tboss Posts: 4, Reputation: 1 New Member #1 Mar 19, 2007, 04:20 PM
Solve in terms of n
Hi All, I have this equation.
$f=c((1+r)^n + \frac{(1+r)^{n+1}-(1+r)}{r})$

I'm trying to solve in terms of n (i.e. making n the subject of the formula. Does anyone have any idea how this can be done? Thanks a lot.
 tboss Posts: 4, Reputation: 1 New Member #2 Mar 20, 2007, 01:45 AM
Hi guys, someone please throw me a lifeline!!
 tboss Posts: 4, Reputation: 1 New Member #3 Mar 20, 2007, 02:01 PM
I've heard that MathCad can be used to solve this... I don't have MathCad. Can someone try it out?
 tboss Posts: 4, Reputation: 1 New Member #4 Mar 20, 2007, 02:02 PM
 galactus Posts: 2,271, Reputation: 282 Ultra Member #5 Mar 20, 2007, 02:05 PM
I ran this through my trusty ol' 92 and got:

$n=\frac{ln\left(\frac{(c+f)r+c}{c(2r+1)}\right)}{l n(r+1)}$

$\frac{(c+f)r+c}{c(2r+1)}>0$
 asterisk_man Posts: 476, Reputation: 32 Full Member #6 Mar 21, 2007, 11:36 AM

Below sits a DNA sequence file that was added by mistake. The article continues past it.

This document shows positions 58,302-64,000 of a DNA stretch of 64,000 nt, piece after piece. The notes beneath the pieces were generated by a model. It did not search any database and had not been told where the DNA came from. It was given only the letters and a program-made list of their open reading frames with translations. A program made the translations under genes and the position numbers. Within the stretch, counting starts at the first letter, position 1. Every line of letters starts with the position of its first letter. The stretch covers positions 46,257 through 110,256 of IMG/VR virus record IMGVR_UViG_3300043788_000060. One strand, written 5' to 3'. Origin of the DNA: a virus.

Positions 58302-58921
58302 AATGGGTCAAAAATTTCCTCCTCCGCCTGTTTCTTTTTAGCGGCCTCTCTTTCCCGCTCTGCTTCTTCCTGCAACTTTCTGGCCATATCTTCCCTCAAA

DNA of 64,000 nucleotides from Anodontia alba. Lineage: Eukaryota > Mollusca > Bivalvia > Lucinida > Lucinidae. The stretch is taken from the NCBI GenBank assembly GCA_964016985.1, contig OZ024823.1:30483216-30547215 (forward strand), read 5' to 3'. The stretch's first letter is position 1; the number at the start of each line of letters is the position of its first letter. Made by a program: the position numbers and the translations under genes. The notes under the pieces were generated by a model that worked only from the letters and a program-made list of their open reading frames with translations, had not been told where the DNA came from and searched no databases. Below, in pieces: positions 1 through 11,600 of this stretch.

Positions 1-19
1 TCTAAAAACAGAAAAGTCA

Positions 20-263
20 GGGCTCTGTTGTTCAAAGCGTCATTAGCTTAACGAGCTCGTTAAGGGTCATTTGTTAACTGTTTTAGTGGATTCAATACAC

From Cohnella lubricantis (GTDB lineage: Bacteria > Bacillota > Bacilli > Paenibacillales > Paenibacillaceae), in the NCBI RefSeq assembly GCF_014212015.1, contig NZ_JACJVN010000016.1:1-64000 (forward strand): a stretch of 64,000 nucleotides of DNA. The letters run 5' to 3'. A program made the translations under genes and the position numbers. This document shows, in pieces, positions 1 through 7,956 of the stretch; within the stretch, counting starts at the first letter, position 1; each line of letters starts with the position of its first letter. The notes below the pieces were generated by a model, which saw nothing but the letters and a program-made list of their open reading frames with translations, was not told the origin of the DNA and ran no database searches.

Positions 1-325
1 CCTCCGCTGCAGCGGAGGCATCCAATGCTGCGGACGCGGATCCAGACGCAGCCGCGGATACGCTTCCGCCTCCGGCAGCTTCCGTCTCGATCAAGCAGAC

OK. Simple. (once I've shown you ;) )

$f=c\left({\left(1+r\right)}^n + \frac{{\left(1+r\right)}^{n+1}-\left(1+r\right)}{r}\right) \\

\text{divide by c} \\
\frac f c={\left(1+r\right)}^n + \frac{{\left(1+r\right)}^{n+1}-\left(1+r\right)}{r} \\

\text{multiply by r} \\
\frac {fr} c=r{\left(1+r\right)}^n + {\left(1+r\right)}^{n+1}-\left(1+r\right) \\

\text{expand the middle term} \\
\frac {fr} c=r{\left(1+r\right)}^n + {\left(1+r\right)}^n\left(1+r\right)-\left(1+r\right) \\

\text{collect the } \left(1+r\right)^n \text{terms}\\
\frac {fr} c=\left(r+\left(1+r\right)\right){\left(1+r\right) }^n -\left(1+r\right) \\

\text{simplify } r+(1+r) \text{and add} (1+r) \\
\frac {fr} c + \left(1+r\right) = \left( 2r+1\right){\left(1+r\right)}^n \\

\text{divide by } 2r+1 \\
\frac {\frac {fr} c + \left(1+r\right)} {\left( 2r+1\right)} = {\left(1+r\right)}^n \\

\text{simplify the left by multiplying by } \frac c c \\
\frac {fr + c + cr} {c\left( 2r+1\right)} = {\left(1+r\right)}^n \\

\text{take the base } \left( 1+r\right) \text{logarithm} \\
\log_{1+r}\left(\frac {fr + c + cr} {c\left( 2r+1\right)}\right) = \frac {\log\left(\frac {fr + c + cr} {c\left( 2r+1\right)}\right)} {\log(1+r)} = n \\
$

got the same answer as galactus' TI92 so I think it looks good.

(note: also confirmed via Maxima)
 galactus Posts: 2,271, Reputation: 282 Ultra Member #7 Mar 21, 2007, 12:23 PM
Very nice, Asterisk Man. Showin' off. ;) :)

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